Roeslein Alternative Energy announced a facility to create & inject large quantities of renewable natural gas into the national grid, will be operational by 2016
The presence of Porcine Epidemic Diarrhea Virus (PEDv), which appeared in the U.S. in April 2013 and in Canada in January 2014, presents tough challenges for manure managers.
McCormick Farms is a 2,000-cow dairy and the largest potato grower out of New York State. Because handling manure is a constant challenge, owner Jim McCormick a
The cows were immediately more comfortable and healthy when Michigan-based, Nobis Dairy Farms switched to sand bedding in their milking barns in 1974. However,
Hydrogen sulfide is a toxic, colorless, flammable gas – a by-product of anaerobic bacterial reduction of sulfates. Any time manure is being agitated or when shallow-pit plugs are pulled there is a potential for airborne concentrations of H2S to become elevated, potentially putting both workers and pigs at risk of being overexposed.
Honey Bee AirFLEX...
North American Manure Expo comes to Canada...
For the first time ever, the North American Manure Expo is being hosted within a Canadian province. The annual show is being held August 20 and 21, 2013, at the University of Guelph’s Arkell Research Station, located near Guelph, Ontario. So, what's a Manure Expo and why should you attend? This video will provide all the dirt.
Expert Dr. Susan Watkins discusses Water Sanitatio...
Expert Dr. Susan Watkins discusses Water Sanitation
The population explosion...
With the world's population increasing exponentially and farmland staying the same, BASF took to the streets to ask consumers if this trend is sustainable.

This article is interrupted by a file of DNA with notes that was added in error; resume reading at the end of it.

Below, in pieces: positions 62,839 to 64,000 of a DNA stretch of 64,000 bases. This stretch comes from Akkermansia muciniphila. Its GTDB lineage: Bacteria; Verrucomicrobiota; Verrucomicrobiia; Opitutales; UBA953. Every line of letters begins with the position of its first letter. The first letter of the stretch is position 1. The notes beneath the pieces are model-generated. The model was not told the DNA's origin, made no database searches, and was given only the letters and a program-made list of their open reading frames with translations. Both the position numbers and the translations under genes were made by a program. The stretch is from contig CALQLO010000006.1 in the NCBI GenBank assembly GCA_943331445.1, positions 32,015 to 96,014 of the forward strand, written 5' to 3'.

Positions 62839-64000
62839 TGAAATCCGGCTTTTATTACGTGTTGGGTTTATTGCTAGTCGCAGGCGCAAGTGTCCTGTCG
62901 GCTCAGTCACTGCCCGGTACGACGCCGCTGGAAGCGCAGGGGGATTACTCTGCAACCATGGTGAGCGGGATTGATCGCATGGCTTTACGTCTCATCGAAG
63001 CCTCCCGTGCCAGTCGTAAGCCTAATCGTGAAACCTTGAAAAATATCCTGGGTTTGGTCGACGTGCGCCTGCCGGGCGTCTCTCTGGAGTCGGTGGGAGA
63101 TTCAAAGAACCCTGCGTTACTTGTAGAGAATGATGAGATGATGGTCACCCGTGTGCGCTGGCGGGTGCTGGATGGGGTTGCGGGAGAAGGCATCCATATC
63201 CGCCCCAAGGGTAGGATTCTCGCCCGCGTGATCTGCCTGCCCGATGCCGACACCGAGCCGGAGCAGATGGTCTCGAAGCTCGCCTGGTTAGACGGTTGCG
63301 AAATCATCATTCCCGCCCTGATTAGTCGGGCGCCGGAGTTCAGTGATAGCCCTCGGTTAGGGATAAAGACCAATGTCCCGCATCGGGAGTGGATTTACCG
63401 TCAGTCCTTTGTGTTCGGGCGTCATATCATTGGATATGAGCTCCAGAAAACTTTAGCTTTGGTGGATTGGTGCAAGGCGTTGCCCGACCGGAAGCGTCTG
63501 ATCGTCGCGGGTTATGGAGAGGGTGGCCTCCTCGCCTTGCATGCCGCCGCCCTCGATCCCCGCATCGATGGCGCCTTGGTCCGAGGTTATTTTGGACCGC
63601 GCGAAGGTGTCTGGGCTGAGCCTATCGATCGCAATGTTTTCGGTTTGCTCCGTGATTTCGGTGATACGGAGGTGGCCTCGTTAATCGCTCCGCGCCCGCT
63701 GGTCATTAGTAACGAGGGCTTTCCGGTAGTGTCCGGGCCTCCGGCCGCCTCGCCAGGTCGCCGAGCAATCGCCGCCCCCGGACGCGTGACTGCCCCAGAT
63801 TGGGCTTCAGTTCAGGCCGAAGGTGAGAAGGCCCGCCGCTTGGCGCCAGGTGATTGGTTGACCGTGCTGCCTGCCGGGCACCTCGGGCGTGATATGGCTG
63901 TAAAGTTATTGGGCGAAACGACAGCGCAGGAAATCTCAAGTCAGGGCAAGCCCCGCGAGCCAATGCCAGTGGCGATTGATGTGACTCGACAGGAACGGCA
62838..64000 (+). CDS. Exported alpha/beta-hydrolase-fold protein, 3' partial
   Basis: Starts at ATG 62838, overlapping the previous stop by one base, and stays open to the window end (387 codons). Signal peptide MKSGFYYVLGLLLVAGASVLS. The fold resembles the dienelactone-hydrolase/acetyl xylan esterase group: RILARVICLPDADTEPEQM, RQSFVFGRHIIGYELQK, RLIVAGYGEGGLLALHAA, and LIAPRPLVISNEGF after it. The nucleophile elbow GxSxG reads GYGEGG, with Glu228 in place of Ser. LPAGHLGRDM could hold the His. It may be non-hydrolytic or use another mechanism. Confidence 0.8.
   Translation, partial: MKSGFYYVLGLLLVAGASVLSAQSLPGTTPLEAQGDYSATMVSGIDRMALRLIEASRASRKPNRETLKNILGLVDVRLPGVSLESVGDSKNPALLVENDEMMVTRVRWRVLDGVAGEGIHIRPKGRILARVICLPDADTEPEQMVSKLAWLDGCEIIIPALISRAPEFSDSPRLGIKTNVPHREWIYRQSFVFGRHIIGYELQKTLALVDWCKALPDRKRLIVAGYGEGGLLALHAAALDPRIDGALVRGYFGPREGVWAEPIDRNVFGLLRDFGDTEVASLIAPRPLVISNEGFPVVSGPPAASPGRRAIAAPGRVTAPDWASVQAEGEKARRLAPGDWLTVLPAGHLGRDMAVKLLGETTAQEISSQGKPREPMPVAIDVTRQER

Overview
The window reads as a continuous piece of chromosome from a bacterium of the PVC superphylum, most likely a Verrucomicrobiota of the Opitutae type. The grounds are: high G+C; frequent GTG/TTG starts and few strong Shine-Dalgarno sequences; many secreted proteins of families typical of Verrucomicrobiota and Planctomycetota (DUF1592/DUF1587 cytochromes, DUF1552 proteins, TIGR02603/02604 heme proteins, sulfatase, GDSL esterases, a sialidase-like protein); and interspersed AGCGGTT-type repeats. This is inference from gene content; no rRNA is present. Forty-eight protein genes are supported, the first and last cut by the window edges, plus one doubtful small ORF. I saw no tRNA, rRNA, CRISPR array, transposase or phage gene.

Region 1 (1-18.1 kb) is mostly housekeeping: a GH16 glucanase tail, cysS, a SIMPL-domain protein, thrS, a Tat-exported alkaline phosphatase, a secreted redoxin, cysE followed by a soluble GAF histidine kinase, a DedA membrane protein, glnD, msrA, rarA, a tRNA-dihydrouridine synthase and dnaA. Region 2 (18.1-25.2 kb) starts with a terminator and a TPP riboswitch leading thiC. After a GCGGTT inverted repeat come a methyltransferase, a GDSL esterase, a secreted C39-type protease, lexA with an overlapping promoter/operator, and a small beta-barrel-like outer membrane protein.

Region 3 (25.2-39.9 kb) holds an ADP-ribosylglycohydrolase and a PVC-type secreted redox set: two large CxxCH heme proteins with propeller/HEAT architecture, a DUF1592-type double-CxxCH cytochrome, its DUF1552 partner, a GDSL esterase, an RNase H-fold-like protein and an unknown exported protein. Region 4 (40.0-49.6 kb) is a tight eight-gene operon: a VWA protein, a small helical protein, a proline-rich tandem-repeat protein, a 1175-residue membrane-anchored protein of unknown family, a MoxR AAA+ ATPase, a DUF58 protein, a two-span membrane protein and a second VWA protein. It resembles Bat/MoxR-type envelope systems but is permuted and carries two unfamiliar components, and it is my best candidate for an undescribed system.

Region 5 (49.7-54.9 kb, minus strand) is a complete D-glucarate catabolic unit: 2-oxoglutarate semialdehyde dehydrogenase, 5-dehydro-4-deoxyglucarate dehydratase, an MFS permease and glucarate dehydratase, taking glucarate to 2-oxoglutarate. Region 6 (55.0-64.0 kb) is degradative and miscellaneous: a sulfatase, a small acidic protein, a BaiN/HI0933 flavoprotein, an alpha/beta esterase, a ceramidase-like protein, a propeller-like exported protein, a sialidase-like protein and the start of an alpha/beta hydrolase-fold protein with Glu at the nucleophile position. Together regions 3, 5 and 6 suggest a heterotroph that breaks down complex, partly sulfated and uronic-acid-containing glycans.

November 24, 2015 – Research led by the University of Alicante in Spain shows the adverse effects of a drug commonly administered to livestock, ivermectin, on populations of a key dung beetle in Mediterranean ecosystems. A multidisciplinary research team made up of researchers from the Spanish universities of Alicante, Jaen and Granada, the French universities of Montpellier and Paul-Valéry Montpellier, CSIC's National Museum of Natural Sciences and the IUCN Centre for Mediterranean Cooperation has analyzed the impact of ivermectin on Scarabaeus cicatricosus populations in the Mediterranean. Led by José R. Verdú from the Ibero-American Centre for Biodiversity (CIBIO) at the Universidad de Alicante (University of Alicante, UA), this research shows that arthropods that ingest this substance, even in low doses, become unable to interact with their surroundings since it affects both their olfactory and locomotor capacity. This fact may explain the population decline observed for this dung beetle. The article – Low doses of Ivermectin cause sensory and musculoskeletal disorders in dung beetles – was published in Scientific Reports in September. Ivermectin is a very effective anti-parasitic drug that has been used as a preventative in livestock since its discovery in 1981. Since then, its use has increased exponentially to become a standard drug in the treatment and prevention of common parasites, including in human beings. Considered by the World Health Organization as an essential medication, Verdú points out that, although this drug has proven very effective, its widespread use comes at a price. The issue, researchers have found, is that the ivermectin molecule can survive its journey through the animal and be excreted unchanged. Also, once on the ground, residues can remain active in animal dung for at least a month. This means the drug hits the arthropod populations as hard as it does the parasites it is intended to prevent. It is in this context that Verdú's team draws attention to the declining beetle populations, reporting that the ingestion of ivermectin affects even mature dung beetles, seriously compromising their mobility, orientation and reproductive capacities. These findings contradict international veterinary manuals and yet offer an explanation for the decline in population levels reported in other research. For this study, researchers used electroantennography, olfactometry and muscle force tests for the first time to obtain measures of the insects’ sensory and muscle power. It was carried out in the Doñana Natural Park in southern Spain, testing specimens taken from protected, ivermectin-free sites and land where ivermectin is used. Different rates of decomposition of dung were observed between the two sites, rates being some 30 percent lower in the sites where ivermectin was used. This can be ascribed to the absence of dung beetles as, without them, dung accumulates in the field unprocessed. With populations of beneficial dung feeder species declining over the past 20 to 30 years, "the difference between land with beetles and land without is the difference between roughly 350 kilograms of dung per hectare per year that is not being buried in areas affected by ivermectin", the researcher said. So aside from the lethal and sub-lethal effects of ivermectin on dung feeders, the use of this drug has a knock-on effect on the quality of the pasture for livestock, not to mention the irreparable loss of biodiversity in Mediterranean ecosystems. A further consequence is the growth of highly nitrophilous plants, which again are no good for livestock grazing. Researchers also speculate that ivermectin may be present in the food chain, pointing to the insectivorous birds that feed on dung beetles.